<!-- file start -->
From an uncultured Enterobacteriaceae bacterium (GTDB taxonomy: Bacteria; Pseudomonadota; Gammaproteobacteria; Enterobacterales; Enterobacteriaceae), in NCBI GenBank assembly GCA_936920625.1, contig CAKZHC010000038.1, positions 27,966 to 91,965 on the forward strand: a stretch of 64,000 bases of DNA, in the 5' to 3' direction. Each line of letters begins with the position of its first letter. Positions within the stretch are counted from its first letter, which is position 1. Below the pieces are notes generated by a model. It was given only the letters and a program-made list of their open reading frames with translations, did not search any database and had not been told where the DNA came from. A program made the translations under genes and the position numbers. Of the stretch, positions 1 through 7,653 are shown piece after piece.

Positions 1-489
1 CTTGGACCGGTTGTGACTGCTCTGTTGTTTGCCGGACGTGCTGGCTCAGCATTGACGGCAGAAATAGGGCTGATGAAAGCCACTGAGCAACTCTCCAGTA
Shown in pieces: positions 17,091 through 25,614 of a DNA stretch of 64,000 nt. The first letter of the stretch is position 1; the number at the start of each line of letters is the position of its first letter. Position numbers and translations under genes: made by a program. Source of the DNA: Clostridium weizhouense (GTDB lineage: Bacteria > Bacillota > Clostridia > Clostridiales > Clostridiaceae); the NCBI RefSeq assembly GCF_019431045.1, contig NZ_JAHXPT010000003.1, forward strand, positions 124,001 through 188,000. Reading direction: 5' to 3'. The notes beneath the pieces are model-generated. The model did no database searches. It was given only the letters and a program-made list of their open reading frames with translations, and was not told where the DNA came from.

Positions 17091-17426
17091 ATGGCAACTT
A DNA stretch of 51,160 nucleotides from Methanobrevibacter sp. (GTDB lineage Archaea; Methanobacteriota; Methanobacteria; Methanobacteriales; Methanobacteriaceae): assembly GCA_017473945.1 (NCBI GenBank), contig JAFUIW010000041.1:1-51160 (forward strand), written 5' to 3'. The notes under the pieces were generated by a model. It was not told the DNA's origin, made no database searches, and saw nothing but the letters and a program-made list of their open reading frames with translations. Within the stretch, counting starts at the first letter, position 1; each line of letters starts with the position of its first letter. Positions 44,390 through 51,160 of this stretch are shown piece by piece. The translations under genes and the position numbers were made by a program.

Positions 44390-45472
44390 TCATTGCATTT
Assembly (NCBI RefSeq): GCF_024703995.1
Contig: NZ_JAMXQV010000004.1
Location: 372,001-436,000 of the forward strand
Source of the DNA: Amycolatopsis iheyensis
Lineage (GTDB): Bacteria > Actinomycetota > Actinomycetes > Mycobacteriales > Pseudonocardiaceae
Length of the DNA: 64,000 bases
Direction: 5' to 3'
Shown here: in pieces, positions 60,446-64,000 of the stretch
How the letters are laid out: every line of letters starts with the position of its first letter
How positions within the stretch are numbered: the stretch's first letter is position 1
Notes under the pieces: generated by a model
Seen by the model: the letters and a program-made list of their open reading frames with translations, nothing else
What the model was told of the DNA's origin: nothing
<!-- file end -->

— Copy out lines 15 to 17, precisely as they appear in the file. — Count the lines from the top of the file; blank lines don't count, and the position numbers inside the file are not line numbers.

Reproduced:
Length of the DNA: 64,000 bases
Direction: 5' to 3'
Shown here: in pieces, positions 60,446-64,000 of the stretch